Fans of vintage games with Macs, take note. Open Emu makes emulation of classic game systems a “first-class citizen” on the Mac. But if it were just a game emulator, well, it wouldn’t be news. What makes it news is that at its core, Open Emu is an open source platform and modular architecture into which your favorite game systems can be added as plug-ins. And thanks to that architecture, you can treat your favorite game systems as though they’re modules in a grand, 8-bit modular visual synth, crunching their textures into geometry, adding real-time effects, and controlling the whole thing with multiple controllers, audio, and MIDI.
In other words, Open Emu is like having a giant visual performance synth made from the tasty innards of classic games.
The platform has been in feverish development for some time, but today a major new release takes it further. Beta 2 of 1.0 extends the modularity of the platform, adds a finished Quartz Composer interface (allowing integration with other apps, live visuals, and graphical, modular patching using Apple’s development tool), and adds more emulation cores.
Supported game systems for emulation: Sega Master System, Game Gear, SG-1000, Game Boy, Game Boy Color, Game Boy Advance, NES/Famicom, SNES/Super Famicom, Sega Genesis, Sega CD, and Sega 32x. (In the immortal words of Strongbad, ain’t got no Turbografx? Sounds like you just need one more plug-in.)
Game emulation is nothing new, but the programming team has build a friendly Mac front-end for a host of mature, popular emulation engines. They also fully support Mac technologies, even third-party niceties like Sparkle for automatic updates.
But, this being Create Digital Motion, we’re interested in the live visualist-friendly features:
- High-quality OpenGL scaling, multithreaded playback, and other optimizations
- Audio or MIDI actually plays the game (and can also be used to make the game line up with music)
- Play multiple ROMs at the same time
- Real-time 3D effects, image processing – and route game controllers to those effects
In other words, you can jack in your favorite MIDI controller and go nuts with your favorite games, turning them into a live performance medium – then mashing up the resulting textures with real-time, 3D/2D effects. The Nestopia engine supports ROM glitching, cheat codes, and game rewinding — essential so that in-game death doesn’t also kill your set, and so you can play with the aesthetic of glitchy cartridges without blowing on a classic game cart.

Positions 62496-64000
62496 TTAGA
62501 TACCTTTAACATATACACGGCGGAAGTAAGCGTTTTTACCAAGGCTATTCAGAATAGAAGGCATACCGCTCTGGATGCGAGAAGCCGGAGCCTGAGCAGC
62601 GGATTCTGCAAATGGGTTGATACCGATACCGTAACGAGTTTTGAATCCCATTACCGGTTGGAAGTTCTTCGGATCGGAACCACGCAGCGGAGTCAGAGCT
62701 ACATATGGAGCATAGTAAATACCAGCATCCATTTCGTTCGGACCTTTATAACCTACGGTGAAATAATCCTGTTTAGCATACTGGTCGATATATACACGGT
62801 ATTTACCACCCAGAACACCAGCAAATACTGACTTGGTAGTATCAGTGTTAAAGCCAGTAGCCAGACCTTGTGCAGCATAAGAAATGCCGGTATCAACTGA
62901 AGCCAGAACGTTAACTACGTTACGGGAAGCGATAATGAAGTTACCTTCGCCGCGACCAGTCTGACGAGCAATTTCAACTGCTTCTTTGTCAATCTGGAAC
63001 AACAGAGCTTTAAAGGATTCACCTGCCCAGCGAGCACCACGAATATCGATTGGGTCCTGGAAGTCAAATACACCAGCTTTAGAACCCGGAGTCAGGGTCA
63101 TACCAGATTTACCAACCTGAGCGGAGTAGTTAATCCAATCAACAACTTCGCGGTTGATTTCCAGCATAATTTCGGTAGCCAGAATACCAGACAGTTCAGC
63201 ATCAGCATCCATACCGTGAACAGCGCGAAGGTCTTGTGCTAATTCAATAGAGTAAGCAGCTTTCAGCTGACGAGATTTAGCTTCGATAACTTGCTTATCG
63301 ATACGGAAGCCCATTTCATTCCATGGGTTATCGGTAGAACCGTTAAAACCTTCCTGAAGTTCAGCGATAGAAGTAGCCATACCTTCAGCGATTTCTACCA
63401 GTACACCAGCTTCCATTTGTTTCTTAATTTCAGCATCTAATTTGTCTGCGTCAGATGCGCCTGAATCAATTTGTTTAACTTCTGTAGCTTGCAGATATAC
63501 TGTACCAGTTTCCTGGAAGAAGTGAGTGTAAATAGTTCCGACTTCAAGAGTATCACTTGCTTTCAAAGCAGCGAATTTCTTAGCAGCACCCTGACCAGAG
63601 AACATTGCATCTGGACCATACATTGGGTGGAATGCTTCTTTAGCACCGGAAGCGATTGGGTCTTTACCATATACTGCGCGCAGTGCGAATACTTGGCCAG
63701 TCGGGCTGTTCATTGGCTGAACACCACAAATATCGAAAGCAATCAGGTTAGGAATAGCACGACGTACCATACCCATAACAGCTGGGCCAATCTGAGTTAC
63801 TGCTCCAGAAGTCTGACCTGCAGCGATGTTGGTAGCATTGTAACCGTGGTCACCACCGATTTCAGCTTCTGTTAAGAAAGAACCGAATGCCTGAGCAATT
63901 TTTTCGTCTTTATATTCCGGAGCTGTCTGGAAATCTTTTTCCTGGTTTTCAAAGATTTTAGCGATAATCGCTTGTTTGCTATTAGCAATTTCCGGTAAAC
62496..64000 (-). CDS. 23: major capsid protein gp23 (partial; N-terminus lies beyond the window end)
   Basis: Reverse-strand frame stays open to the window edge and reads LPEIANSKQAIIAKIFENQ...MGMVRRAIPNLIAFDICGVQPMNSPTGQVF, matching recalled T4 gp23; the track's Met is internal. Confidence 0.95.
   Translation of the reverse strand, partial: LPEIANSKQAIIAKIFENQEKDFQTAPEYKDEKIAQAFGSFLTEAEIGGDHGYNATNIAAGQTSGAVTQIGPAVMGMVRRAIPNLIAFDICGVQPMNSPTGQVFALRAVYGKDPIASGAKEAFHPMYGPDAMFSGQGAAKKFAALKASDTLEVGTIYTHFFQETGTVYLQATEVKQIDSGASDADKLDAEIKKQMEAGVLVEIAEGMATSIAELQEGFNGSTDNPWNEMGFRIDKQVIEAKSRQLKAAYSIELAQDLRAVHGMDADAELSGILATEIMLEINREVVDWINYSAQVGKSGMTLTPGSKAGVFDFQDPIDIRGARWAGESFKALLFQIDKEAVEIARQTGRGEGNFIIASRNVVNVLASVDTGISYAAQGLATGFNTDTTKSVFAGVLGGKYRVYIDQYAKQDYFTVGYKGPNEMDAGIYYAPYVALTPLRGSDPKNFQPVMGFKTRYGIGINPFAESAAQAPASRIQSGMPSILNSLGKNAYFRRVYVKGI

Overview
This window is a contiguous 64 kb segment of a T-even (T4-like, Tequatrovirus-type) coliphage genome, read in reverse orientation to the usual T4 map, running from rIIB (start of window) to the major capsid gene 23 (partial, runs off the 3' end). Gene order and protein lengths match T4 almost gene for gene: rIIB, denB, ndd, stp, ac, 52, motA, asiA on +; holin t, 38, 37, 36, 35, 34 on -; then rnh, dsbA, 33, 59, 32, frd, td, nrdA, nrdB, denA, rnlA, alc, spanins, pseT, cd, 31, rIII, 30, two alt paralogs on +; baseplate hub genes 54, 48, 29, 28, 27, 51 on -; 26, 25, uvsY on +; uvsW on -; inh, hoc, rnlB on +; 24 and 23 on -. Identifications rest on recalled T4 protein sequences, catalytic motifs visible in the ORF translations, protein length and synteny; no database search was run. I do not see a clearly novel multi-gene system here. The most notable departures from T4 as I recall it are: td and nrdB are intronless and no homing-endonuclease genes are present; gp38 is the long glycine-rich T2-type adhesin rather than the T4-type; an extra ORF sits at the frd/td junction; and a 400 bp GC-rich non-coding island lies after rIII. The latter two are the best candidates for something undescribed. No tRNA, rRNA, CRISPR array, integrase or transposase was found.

Full download and source code, with more documentation coming soon:
Anton Marini, CDM contributor and a member of the development team, sends over some demos of what the Quartz Composer features can do. These are a bit older, but they give you a sense of the functionality inside.
Adding glitches to a texture, live:
Using controller data to choose post-processing effects, processing the game live:
And, finally, putting it all together, exposing the “power patch” for the emulator Nestopia, with cheat codes, game rewinder, and glitches in the character and video.
And in case you were wondering, here’s what happens to Mario and Luigi when they find themselves sucked, Matrix-like, into an alternative universe in which blocks appear at random and get them stuck in physically awkward places. (Via Open Emu’s other live visualist member, Dan Winckler.)
I imagine this sort of work could be applied to mashing up other software, or to emulation on other operating systems – though certainly the graphics architecture of the Mac makes it uncommonly easy.
Of course, because of the modular approach here, this really just scratches the surface of what you might do in a performance. I look forward to seeing what folks come up with. If you do find a way of rigging this up in performance, do share — remember, bragging rights come from finding a way to play all the Mario games at once from one joystick and turn it into a flowing live landscape that reacts to your friend’s Norwegian death metal band.
Congratulations to the development team: Anton and Dan on the Quartz Composer work, Anton on the OpenGL work, and lead programmers Josh Weinberg, Ben Decavel, and Remy Demarest!